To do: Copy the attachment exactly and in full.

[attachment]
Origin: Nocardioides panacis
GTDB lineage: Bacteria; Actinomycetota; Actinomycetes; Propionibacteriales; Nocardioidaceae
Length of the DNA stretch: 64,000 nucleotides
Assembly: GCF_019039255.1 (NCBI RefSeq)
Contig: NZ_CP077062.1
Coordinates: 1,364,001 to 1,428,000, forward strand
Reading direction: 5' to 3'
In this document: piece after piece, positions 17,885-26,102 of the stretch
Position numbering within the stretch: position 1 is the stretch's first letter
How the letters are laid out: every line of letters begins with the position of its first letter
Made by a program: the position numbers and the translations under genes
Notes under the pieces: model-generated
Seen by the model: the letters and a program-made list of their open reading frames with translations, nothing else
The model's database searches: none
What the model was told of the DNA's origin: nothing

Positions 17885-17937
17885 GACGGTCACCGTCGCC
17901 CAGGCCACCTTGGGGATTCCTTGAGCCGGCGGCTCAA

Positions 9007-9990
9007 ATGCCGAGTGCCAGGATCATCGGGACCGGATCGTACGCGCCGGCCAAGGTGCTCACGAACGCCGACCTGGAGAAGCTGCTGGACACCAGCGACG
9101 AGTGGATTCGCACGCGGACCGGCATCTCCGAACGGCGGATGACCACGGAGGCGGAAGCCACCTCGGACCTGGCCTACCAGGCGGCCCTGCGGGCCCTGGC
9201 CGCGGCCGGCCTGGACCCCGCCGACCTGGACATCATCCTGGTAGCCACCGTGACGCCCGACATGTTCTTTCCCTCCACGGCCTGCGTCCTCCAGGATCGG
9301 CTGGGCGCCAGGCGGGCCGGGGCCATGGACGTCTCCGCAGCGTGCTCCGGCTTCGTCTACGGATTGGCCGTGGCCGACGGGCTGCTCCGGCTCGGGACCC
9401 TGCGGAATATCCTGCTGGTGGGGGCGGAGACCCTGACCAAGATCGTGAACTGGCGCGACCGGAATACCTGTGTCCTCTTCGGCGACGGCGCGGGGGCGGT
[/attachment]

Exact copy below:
Origin: Nocardioides panacis
GTDB lineage: Bacteria; Actinomycetota; Actinomycetes; Propionibacteriales; Nocardioidaceae
Length of the DNA stretch: 64,000 nucleotides
Assembly: GCF_019039255.1 (NCBI RefSeq)
Contig: NZ_CP077062.1
Coordinates: 1,364,001 to 1,428,000, forward strand
Reading direction: 5' to 3'
In this document: piece after piece, positions 17,885-26,102 of the stretch
Position numbering within the stretch: position 1 is the stretch's first letter
How the letters are laid out: every line of letters begins with the position of its first letter
Made by a program: the position numbers and the translations under genes
Notes under the pieces: model-generated
Seen by the model: the letters and a program-made list of their open reading frames with translations, nothing else
The model's database searches: none
What the model was told of the DNA's origin: nothing

Positions 17885-17937
17885 GACGGTCACCGTCGCC
17901 CAGGCCACCTTGGGGATTCCTTGAGCCGGCGGCTCAA

Positions 9007-9990
9007 ATGCCGAGTGCCAGGATCATCGGGACCGGATCGTACGCGCCGGCCAAGGTGCTCACGAACGCCGACCTGGAGAAGCTGCTGGACACCAGCGACG
9101 AGTGGATTCGCACGCGGACCGGCATCTCCGAACGGCGGATGACCACGGAGGCGGAAGCCACCTCGGACCTGGCCTACCAGGCGGCCCTGCGGGCCCTGGC
9201 CGCGGCCGGCCTGGACCCCGCCGACCTGGACATCATCCTGGTAGCCACCGTGACGCCCGACATGTTCTTTCCCTCCACGGCCTGCGTCCTCCAGGATCGG
9301 CTGGGCGCCAGGCGGGCCGGGGCCATGGACGTCTCCGCAGCGTGCTCCGGCTTCGTCTACGGATTGGCCGTGGCCGACGGGCTGCTCCGGCTCGGGACCC
9401 TGCGGAATATCCTGCTGGTGGGGGCGGAGACCCTGACCAAGATCGTGAACTGGCGCGACCGGAATACCTGTGTCCTCTTCGGCGACGGCGCGGGGGCGGT